CCPA finds that future income tax from university graduates is greater than cost of degrees
// Arshy Mann

VANCOUVER (CUP)—A new study argues that students aren't the freeloaders that some might believe them to be. "Paid in Full: Who Pays for University Education in B.C.," published by the Canadian Centre for Policy Alternatives (CCPA), has found that British Columbians with a post-secondary degree contribute more to the public coffers through future income taxes than it would cost taxpayers to entirely pay for their entire degrees now.

"There seems to be a conventional wisdom … that students are subsidized and they should stop complaining about high tuition fees because really, taxpayers pay for their education," says Iglika Ivanova, an economist with the CCPA and the author of the report.

"But because [post-secondary graduates] earn more money, they end up paying more taxes. The question is how much more do they pay in taxes and is that enough to cover the upfront costs of their degree?"

In the study, Ivanova compares how much it costs to fund a four-year degree to the expected lifetime income tax contributions of a university graduate. The higher earnings of degree-holders combined with lower rates of dependence on welfare or employment insurance meant that students more than end up paying their own way.

"A lot of people, when you talk about lowering tuition fees, think you're saying you want to subsidize education," says Ivanova. "But you're not really subsidizing it. They pay."

According to her findings, governments could cover the entire cost of tuition twice-over and would still be getting a bargain.

The CCPA study didn't take into account the various other ways that degree-holders contribute to the economy, such as by paying higher consumption taxes, contributing to economic growth and through innovation.

Ivanova embarked on the project in order to update a previous CCPA study done by UBC economist Robert Allen in 1998, which came to a similar conclusion.

She was interested to see if Allen's findings still held at a time that tuition rates increased substantially and British Columbians were paying less in taxes: "Some people have speculated that we have so many graduates now [and] that university education isn't what it used to be. Maybe it no longer has a payoff for students," she says.

"But by and large we continue to find that almost every field of study including things that you would think have no practical value, like humanities, pay for themselves."

There was only one discipline that didn't cover its own cost – visual arts and that's because artists tend to earn considerably less than their peers in other professions.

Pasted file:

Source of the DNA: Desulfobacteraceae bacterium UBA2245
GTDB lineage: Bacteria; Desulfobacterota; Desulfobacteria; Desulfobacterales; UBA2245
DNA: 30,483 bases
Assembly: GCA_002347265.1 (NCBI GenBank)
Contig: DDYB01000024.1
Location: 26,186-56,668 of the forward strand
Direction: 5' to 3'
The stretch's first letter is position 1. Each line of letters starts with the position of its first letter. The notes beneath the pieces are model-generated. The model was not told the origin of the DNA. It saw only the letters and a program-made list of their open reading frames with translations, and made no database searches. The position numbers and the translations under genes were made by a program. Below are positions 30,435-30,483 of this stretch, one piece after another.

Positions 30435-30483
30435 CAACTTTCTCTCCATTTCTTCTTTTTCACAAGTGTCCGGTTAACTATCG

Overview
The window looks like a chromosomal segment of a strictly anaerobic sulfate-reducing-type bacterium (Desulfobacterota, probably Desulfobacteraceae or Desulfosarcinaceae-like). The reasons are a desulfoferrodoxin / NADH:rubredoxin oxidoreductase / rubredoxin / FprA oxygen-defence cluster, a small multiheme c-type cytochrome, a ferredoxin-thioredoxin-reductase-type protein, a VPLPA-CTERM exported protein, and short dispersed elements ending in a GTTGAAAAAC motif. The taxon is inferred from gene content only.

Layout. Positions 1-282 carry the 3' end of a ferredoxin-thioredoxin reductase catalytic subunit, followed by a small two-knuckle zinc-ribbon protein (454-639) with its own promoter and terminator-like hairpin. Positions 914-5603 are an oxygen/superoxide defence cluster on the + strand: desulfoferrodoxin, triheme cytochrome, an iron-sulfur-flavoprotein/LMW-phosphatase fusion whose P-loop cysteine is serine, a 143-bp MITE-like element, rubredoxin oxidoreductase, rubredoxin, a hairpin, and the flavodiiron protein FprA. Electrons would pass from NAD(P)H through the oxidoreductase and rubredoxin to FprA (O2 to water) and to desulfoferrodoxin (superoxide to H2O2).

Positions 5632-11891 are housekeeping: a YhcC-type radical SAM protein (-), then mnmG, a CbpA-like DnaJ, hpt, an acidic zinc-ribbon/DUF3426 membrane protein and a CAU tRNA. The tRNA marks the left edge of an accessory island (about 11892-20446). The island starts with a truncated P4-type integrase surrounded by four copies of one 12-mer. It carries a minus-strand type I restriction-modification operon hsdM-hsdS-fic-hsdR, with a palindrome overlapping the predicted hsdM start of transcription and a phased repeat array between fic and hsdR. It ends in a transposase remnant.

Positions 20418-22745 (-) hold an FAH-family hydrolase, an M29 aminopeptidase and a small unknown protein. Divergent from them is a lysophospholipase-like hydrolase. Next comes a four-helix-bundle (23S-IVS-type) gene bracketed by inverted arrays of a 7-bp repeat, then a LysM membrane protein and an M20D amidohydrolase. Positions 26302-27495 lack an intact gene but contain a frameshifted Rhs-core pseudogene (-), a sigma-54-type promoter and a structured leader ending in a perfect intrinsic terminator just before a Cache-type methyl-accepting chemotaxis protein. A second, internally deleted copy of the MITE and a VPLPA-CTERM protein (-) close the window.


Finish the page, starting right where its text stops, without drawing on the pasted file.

Ivanova went on to argue that because many prospective students experience "sticker shock" when confronted with the high cost of a university degree, they may decide to pass on higher education and that governments are therefore missing out on the potential tax revenue.

"So why are we putting barriers to education for so many people by having high tuition fees instead of making sure that everyone who wants to can get an education and contribute to society?" she says.

Zach Crispin, the chairperson for the B.C. wing of the Canadian Federation of Students (CFS) argues that decision-makers should take heed of this study.

"I would definitely hope that [governments] would take a look at the data that's been presented here by the CCPA and at least choose to freeze and work towards reducing tuition fees in the short term and really think fully about getting rid of financial barriers to post-secondary education," he says.

He also points out that the study demonstrates that the net gains to the public treasury from higher education have actually been decreasing.

"The fact is that when we used to have a more progressive tax system, those numbers were higher," he says. "As we move to reduce tuition fees and increase the tax base through a progressive tax system, students are going to be paying for their education more times over and we can actually increase the quality of it at the same time."

Ivanova emphasizes that regardless of how high tuition fees are, students end up paying for their degrees one way or another – it's just a matter of when.

"It's economically feasible and fairer to ask graduates to pay for their degrees through taxes after graduation, rather than asking them to pay through high tuition fees up front."

//Arshy Mann, CUP western bureau chief

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